I’d love to do your job..

Is a phrase I hear all the time when people ask me what I do. Or whilst at work and talking to families, its something that people say a lot. When I first decided to become a midwife, I reckon every other person said 'ooh I'd like to do that'. When I decided to become a midwife, it was at a point in my life where it was do it now or don't ever do it.


Here's where I was at. I'd just had my second baby, I was working as a receptionist in a GP surgery. I'd always liked the idea of becoming a midwife since school age. I didn't do it back then because actually, I had no drive but to do anything other than earn money quickly (which is why I ended up in a dead end factory job at 17). I'd have fallen at the first hurdle if I'd have done it at 17, no way would I have had the drive, determination or like experiences that have got me through the training.

I had become a little bored with my receptionist job, I'd come back from maternity leave after having Kooks. Having her strengthened that desire to become a midwife because we had a lot of problems with her, she had an abnormality that needed corrective surgery as soon as she was born and the frequent scans, antenatal checks, seeing specialists actually interested me alongside being devastated and worried about her abnormality. Take this, along with recovering from an emergency c section in hospital 40 miles from home and receiving shockingly poor care, I thought once I had returned to work – sod it. Lets do this. My doctor colleagues and the in house midwife really encouraged me and I was lucky to have them to give me the final push. Me and miller were thinking of buying our first house, so we knew if I did it then that would have to be put on hold. I'm still not sure if I regret that decision on not buying but still, another story for another day.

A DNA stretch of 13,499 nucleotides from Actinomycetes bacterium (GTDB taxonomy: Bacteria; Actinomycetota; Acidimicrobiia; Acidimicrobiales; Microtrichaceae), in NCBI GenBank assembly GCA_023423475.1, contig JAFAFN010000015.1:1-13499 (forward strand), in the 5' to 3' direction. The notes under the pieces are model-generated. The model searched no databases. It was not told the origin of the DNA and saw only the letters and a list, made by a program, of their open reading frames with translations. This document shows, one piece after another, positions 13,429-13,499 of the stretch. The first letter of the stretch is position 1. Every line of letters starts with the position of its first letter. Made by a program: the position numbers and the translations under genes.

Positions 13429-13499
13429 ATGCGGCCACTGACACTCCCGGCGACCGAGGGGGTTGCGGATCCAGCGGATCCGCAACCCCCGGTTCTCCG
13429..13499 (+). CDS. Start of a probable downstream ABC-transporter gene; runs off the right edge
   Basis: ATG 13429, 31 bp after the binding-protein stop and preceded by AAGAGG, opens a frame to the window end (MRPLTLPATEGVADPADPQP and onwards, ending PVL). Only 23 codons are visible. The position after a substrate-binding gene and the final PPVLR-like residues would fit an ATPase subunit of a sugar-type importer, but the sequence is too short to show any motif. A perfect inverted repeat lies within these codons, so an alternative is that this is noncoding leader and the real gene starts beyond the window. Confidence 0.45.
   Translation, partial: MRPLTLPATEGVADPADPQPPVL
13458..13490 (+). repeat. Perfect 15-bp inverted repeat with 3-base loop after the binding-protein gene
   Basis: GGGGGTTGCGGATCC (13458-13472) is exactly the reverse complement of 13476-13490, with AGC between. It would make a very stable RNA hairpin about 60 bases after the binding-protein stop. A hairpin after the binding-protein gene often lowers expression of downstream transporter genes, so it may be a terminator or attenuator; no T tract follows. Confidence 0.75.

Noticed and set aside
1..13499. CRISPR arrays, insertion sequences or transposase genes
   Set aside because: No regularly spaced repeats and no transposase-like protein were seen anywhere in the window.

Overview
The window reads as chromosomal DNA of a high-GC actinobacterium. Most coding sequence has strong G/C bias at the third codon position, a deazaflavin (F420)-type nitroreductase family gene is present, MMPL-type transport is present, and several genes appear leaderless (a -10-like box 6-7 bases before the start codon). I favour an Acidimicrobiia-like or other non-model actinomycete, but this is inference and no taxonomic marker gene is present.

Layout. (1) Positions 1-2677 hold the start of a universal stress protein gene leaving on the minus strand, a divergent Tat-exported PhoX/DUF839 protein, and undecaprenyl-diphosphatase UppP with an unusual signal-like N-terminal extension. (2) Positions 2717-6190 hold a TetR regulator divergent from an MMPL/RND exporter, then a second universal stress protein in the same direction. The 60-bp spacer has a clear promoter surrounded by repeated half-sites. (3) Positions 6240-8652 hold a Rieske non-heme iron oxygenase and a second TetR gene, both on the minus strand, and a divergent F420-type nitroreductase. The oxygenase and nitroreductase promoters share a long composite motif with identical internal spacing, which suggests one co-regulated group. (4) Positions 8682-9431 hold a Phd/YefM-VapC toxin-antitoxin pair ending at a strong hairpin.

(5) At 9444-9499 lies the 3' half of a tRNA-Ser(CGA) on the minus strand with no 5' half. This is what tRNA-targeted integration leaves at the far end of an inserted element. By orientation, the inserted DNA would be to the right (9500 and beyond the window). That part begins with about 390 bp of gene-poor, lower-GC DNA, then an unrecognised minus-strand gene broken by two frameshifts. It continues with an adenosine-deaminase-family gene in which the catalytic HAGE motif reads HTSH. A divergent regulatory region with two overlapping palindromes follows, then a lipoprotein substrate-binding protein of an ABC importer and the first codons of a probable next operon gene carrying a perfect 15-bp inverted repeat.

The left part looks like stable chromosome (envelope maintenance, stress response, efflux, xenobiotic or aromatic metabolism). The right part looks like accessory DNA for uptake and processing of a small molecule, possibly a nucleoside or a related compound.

So here I was – 28 years young, no qualifications that counted and a huge desire to fulfil my need. I won't call it a dream because A) that's corny and B) it wasn't my dream. I wanted to become a midwife, it was my plan. I'm a bit like a dog with a bone when I set my heart on doing something, my career change was no different. So I left my job, enrolled on a college course to gain me necessary entry qualifications and then applied to university. I had a 5 1/2 year old and a 18month old. I juggled. We had lost an income so I joined the nurse bank at the hospital and did night shifts as a health care assistant to bring some money in. I can't tell you how much I hated it. I spent all week studying and then all weekend nights working night shifts. I juggled some more. I hated the work, take my hat off to the men and women who do the job because I lasted about 9 months before calling time on that job on the side.

I applied and got into university on my first attempt, I was lucky. Bournemouth have about 1000 applicants, interview around 400 and have 40 places approximately. Then the real challenge came. Midwifery training is the hardest thing I've had to do in my life, it sucked the life out of me, broke my family up on two occasions and changed me as a person. What it also did was make me a stronger person and made me believe in myself. I hadn't been good at anything throughout my life, least of all academically. Yet here I was on a degree course getting reasonable academic marks. I used to sit up until 4am drinking red bull writing essays. Juggling lots of balls. I'd work shifts and get that valuable hands on experience. Ill never forget my first 'catch' – a vaginal twin delivery. What a way to start! There were so many highs and so many lows of my training. Ill never forget that couple I looked after who'd lost their baby in the second trimester, my first experience of still birth. Absolutely heart breaking. I couldn't believe when that couple sent me flowers, that in the midst of their pain and anguish they thought of me and my mentor. Attending a baby's funeral is surreal and so very painful. Watching those parents pain is gut wrenching? These are the lows that people forget about that being a midwife involves. Just when you think you can't take no more you'll bet your bottom dollar that something will pick you back up just as quick as it pulled you down.